Although authorities officially denied all claims, Chechen Republic leader Ramzan Kadyrov has a well-known history of homophobia. When first probed about the claims, he exclaimed incredulously that LGBT people simply don’t exist in Chechnya. When questioned further, Kadyrov changed step by claiming that any LGBT people in the country should be removed, stating: “Take them far from us so that we don’t have them at home; to purify our blood. If there are any here, take them.” Later in the same interview he referred to queer people as “devils”, and then outlined officially that “their relatives won’t let them be”. He also insinuated that under these circumstances he would turn a blind eye to honour killings: “Even if it’s punishable under the law, we would still condone it.”

Reporting on this kind of discrimination can prove fatal. i-D spoke to numerous activists, all of whom confirmed that censorship in the Russian media is notoriously tight. As for Chechnya? A spokesperson for the Russian LGBT Network stated simply: “As far as we are concerned, there are no LGBT activists in Chechnya -- or at least not as the concept is understood in Russia.”

If international outlets don’t report comprehensively on Chechnya, the job is left to journalists whose investigations could get them killed. Novaya Gazeta has had numerous editors murdered over the last few decades, and Elena Milashina – who broke news of the initial 2017 purge after weeks of meticulous fact-checking – quickly fled the country for fear of repercussion after the news went out. Fellow staffer Ali Feruz, who is openly gay, was arrested under suspicious circumstances just months later and threatened with deportation to Uzbekistan, where same-sex activity is still illegal. After a lengthy campaign headed up by human rights organisation, Feruz escaped persecution and now lives in Germany.

This tangled web of human rights violations makes it difficult to uncover any more facts about the current situation in Chechnya. The numerous organisations we spoke with weren’t able to offer further information, and reports which do make headlines are subjected to rigorous fact-checking which can be delayed by roadblocks laid down by Chechen authorities. (The initial Novaya Gazeta report in 2017 was consistently stalled.)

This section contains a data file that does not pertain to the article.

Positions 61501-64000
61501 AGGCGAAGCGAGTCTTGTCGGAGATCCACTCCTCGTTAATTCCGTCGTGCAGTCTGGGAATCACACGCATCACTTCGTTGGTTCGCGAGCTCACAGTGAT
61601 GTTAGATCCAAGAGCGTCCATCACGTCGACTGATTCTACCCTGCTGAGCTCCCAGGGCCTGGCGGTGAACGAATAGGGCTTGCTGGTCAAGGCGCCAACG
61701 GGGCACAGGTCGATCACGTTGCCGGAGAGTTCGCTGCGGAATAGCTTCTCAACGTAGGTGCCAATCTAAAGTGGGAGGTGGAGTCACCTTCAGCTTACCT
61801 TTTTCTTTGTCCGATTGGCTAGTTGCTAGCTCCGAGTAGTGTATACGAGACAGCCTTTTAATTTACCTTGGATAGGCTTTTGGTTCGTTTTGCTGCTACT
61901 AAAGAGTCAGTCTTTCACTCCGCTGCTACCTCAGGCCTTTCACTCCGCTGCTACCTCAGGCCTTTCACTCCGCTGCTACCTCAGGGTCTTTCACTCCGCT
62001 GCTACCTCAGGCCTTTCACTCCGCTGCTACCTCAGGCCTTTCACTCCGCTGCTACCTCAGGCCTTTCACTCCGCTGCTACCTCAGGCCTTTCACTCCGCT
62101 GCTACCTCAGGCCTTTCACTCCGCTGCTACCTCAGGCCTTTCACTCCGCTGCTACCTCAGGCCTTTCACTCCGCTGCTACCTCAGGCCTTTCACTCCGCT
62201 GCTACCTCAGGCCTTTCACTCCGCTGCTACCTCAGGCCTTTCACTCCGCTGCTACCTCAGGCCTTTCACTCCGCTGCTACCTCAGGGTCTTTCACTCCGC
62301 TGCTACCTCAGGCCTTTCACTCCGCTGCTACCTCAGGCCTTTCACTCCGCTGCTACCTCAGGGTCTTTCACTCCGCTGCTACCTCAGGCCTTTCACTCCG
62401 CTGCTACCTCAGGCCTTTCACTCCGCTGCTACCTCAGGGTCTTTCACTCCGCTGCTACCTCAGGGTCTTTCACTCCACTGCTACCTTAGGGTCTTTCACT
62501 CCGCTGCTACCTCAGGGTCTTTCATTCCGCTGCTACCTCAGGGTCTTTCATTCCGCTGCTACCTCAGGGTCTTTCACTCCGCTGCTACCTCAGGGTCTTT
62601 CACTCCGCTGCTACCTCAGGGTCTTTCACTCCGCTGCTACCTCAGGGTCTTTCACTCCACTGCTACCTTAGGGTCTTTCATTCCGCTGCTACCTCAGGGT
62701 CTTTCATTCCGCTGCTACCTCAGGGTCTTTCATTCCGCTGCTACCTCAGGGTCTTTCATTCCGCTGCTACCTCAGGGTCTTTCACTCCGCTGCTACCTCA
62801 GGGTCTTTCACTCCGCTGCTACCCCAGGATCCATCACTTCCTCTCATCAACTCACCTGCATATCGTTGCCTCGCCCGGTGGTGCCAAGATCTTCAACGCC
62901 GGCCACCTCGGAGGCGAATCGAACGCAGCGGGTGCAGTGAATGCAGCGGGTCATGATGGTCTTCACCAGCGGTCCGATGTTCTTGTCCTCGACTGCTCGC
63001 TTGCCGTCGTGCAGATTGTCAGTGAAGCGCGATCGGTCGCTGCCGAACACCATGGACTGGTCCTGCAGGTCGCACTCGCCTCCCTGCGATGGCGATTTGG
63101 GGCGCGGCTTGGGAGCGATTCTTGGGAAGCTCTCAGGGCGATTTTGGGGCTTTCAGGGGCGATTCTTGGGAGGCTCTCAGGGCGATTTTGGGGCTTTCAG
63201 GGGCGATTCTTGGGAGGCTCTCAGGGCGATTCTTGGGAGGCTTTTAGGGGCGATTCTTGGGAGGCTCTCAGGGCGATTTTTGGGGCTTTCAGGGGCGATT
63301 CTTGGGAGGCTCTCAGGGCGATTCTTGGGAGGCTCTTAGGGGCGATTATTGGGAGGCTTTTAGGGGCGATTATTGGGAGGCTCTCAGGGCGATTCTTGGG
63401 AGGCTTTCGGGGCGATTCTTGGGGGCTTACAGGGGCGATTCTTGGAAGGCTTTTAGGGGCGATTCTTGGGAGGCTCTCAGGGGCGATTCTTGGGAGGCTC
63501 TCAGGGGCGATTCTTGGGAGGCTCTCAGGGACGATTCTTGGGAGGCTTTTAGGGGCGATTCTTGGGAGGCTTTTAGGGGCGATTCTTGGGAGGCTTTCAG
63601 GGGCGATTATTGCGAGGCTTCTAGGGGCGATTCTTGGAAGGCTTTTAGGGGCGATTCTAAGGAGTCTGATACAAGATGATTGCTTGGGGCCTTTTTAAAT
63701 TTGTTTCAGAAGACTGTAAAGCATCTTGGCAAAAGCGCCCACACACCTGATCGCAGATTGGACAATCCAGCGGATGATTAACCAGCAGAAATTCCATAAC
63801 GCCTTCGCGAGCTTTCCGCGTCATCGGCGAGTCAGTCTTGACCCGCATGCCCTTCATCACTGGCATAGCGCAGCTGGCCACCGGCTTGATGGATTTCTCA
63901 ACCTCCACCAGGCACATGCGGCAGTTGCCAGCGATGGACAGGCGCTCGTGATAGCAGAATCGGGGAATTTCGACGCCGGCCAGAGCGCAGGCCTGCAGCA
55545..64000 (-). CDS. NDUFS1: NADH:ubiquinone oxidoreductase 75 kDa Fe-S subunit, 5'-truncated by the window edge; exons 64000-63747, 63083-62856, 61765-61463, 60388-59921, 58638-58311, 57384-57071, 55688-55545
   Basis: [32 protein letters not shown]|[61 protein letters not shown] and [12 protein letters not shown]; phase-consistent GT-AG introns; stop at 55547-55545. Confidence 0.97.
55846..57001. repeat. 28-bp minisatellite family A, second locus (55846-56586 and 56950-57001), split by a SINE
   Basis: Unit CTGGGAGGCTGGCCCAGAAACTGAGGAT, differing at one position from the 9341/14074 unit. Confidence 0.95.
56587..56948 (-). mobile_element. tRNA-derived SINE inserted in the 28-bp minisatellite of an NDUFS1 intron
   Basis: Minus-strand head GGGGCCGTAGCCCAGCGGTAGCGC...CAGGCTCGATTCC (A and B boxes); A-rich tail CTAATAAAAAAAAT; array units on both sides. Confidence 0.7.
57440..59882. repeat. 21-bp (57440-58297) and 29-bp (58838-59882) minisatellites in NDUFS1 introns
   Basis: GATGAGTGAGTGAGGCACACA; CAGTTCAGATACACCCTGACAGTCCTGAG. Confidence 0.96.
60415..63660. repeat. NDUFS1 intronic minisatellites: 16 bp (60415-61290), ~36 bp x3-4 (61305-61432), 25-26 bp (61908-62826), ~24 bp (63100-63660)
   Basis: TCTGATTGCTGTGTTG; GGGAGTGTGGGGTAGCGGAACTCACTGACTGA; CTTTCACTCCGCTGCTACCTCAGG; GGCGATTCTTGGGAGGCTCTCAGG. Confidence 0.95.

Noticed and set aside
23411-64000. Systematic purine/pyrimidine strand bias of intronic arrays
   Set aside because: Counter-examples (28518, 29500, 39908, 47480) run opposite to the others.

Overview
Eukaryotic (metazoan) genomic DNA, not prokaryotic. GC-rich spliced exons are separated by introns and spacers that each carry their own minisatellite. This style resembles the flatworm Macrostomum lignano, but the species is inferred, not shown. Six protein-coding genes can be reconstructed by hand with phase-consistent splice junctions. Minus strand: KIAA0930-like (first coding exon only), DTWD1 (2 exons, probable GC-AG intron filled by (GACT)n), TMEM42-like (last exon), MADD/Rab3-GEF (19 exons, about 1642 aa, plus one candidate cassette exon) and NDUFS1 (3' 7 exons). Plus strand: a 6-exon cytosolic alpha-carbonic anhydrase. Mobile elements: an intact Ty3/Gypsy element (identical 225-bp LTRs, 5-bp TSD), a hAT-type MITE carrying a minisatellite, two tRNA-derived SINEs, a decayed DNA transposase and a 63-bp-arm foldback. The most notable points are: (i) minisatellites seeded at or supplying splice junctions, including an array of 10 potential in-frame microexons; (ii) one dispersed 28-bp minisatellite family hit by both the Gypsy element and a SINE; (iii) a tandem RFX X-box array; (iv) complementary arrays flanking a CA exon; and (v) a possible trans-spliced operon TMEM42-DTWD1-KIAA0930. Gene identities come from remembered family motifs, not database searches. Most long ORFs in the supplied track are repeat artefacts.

In these circumstances, social media usually becomes a valuable tool, but in Russia, not even that is safe. Russian authorities have tried -- and, according to reports, failed -- to crackdown on encrypted messaging apps like Telegram, and the most recent wave of persecution supposedly started with a victim found on social networking site VK. Users have since shared posts (which won’t be linked for safety reasons) warning that sketchy new profiles are appearing, prompting fears that homophobes are catfishing to lure new victims.

Note that the presumption of homosexuality is seemingly all it takes to mark a victim. Lapunov confirmed this in court; he described being abducted on the streets of (capital city) Grozny and then thrown into the blood-soaked cellar of a police facility, where he was left for 12 days. He cites his perceived queerness as the reason for his abduction: “Everyone accused me of being gay, and said that people like me should be killed,” he recalled at a press conference. “They put a plastic bag on my head when they took me out of the cell. They wrapped my head with Scotch tape, leaving only a slot to breathe through.” Lapunov then describes being beaten until he could “barely crawl”.

These harrowing reports detail unfathomable human rights violations, so why have authorities been able to avoid conducting a thorough investigation? The media has been slow to ask these questions over the last few years, but activists have continued to do so; in the wake of fresh claims, representatives of Voices4 and RUSA LGBT recently stormed New York’s Russian Consulate to show solidarity and to pressure Trump into releasing a statement.

It’s crucial that these latest reports are taken seriously and pursued properly. In the past, justice has been delayed indefinitely due to a combination of fear, censorship and an international lack of interest. Now these fresh claims have been released, fact-checked and corroborated, it’s time to dig deeper and ensure that Chechnya’s LGBT community is granted both the freedom and the justice it deserves.

This article originally appeared on i-D UK.